Techniques- Visioning

Strategic Futures Analysis Techniques: Visioning


A vision is a description of the preferred future, supported by the steps required to reach it. It should convey the purpose and values of the policy or organisation both for those delivering it and all the affected stakeholders. A vision should be inspirational and challenging but also achievable within the timescale.

HM Revenue and Customs’ vision is:

We will close the tax gap, our customers will feel that the tax system is simple for them and even-handed, and we will be seen as a highly professional and efficient organisation

A vision needs to be supported by the actions required to deliver it, the objectives, which are generally grouped under higher level aims.

Generating a vision

It is important that before creating a vision the purpose of the policy or organisation is understood. For organisations, this is often contained in a mission statement. The mission statement may be reviewed as part of a visioning process. The timescale for delivering the vision also needs to be agreed. If it is too short it is unlikely to be sufficiently stretching and if it is too long the actions may be put off until too late.

Top down – In this approach a statement is generated that describes the vision, making clear what is to be achieved and what is most valued. The aims and objectives required to deliver the vision are then determined. In the HMRC case above, the vision might have been based on reaching a consensus that the most valued achievements would be to close the tax gap; have a simple and even handed tax system; and a professional and efficient organisation.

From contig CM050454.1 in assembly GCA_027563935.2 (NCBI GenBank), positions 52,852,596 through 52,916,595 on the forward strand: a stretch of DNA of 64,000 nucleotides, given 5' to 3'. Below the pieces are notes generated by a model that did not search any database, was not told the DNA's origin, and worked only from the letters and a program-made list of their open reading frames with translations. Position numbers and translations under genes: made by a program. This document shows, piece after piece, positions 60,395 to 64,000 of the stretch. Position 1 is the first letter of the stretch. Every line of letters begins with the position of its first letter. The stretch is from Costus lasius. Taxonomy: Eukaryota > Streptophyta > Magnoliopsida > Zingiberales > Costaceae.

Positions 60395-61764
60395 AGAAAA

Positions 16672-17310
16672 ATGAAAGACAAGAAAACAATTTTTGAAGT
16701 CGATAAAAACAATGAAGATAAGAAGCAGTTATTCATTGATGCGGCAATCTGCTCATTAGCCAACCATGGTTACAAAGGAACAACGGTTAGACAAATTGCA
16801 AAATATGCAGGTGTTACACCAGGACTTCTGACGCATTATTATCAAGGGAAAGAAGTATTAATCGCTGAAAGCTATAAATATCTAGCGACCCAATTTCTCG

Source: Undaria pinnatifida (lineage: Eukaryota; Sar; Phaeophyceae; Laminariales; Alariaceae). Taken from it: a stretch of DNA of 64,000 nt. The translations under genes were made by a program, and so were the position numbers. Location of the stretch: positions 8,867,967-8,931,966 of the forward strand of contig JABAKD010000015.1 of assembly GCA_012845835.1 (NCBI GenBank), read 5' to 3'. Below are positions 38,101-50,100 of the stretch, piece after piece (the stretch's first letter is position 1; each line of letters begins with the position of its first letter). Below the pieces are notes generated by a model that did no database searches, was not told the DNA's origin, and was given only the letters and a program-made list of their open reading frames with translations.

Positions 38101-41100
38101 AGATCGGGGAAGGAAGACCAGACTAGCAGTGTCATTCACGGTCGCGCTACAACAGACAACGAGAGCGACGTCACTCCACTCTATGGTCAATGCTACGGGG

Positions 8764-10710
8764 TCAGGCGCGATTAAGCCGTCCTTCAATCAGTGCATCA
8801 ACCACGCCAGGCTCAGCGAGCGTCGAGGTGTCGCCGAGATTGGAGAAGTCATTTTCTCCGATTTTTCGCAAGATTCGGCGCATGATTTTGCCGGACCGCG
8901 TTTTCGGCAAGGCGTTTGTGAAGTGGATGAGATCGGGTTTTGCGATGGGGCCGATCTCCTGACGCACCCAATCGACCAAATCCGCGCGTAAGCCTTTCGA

Bottom up – In this approach, all the objectives required to achieve the best possible outcome are generated. These are then grouped together under selected aims, and a vision statement generated that describes the desired outcomes. In the HMRC case this might have started with the generation of a wide range of objectives that could have been grouped under aims of closing the tax gap; creating a simple and even handed tax system; and ensuring that HMRC is a professional and efficient organisation. The vision could then have been generated from these aims.

In practice it is usual for a visioning process to involve a combination of top down and bottom up activities. For example, in the case of a top down process the analysis of the objectives may suggest additional aim that would require the vision to be updated. In the case of a bottom up process there may already be a high level view of a potential vision.

Role of futures analysis

A vision should take account of the range of potential future environments in which it needs to succeed. Most potential futures opportunities and challenges are also likely to suggest objectives required to achieve the best potential outcomes. It is therefore important to include horizon scanning data as part of a visioning process. Scenarios can also be used to explore opportunities and challenges, potential visions and test a vision (wind tunnel) against different futures.

Other policy and strategy tools (e.g. SWOT analysis) also have applications for visioning

Role of metaphors

A vision is usually about a journey from a current position to a preferred position in the future. The achievement of a vision usually requires shared ownership and joint actions. This can often be assisted by actively involving key stakeholders and delivery partners in the visioning process. Metaphors can then be a useful tool for facilitating a shared discussion of the current and future position where they have the potential to make participants less defensive and more focussed on the critical issues.

This metaphor of Frankenstein’s monster is from a project on transforming an organisation. It illustrates the current position of a merged organisation where the joins still show, which is lumbering, inflexible and not user friendly. One example of the “after” was a twin engine airplane with the two organisations (engines) pulling in the same direction to an agreed destination.

Metaphors also have a broader role in futures analysis as they can be used to facilitate debate about different futures. They can also be used to illustrate the characteristics of different futures.


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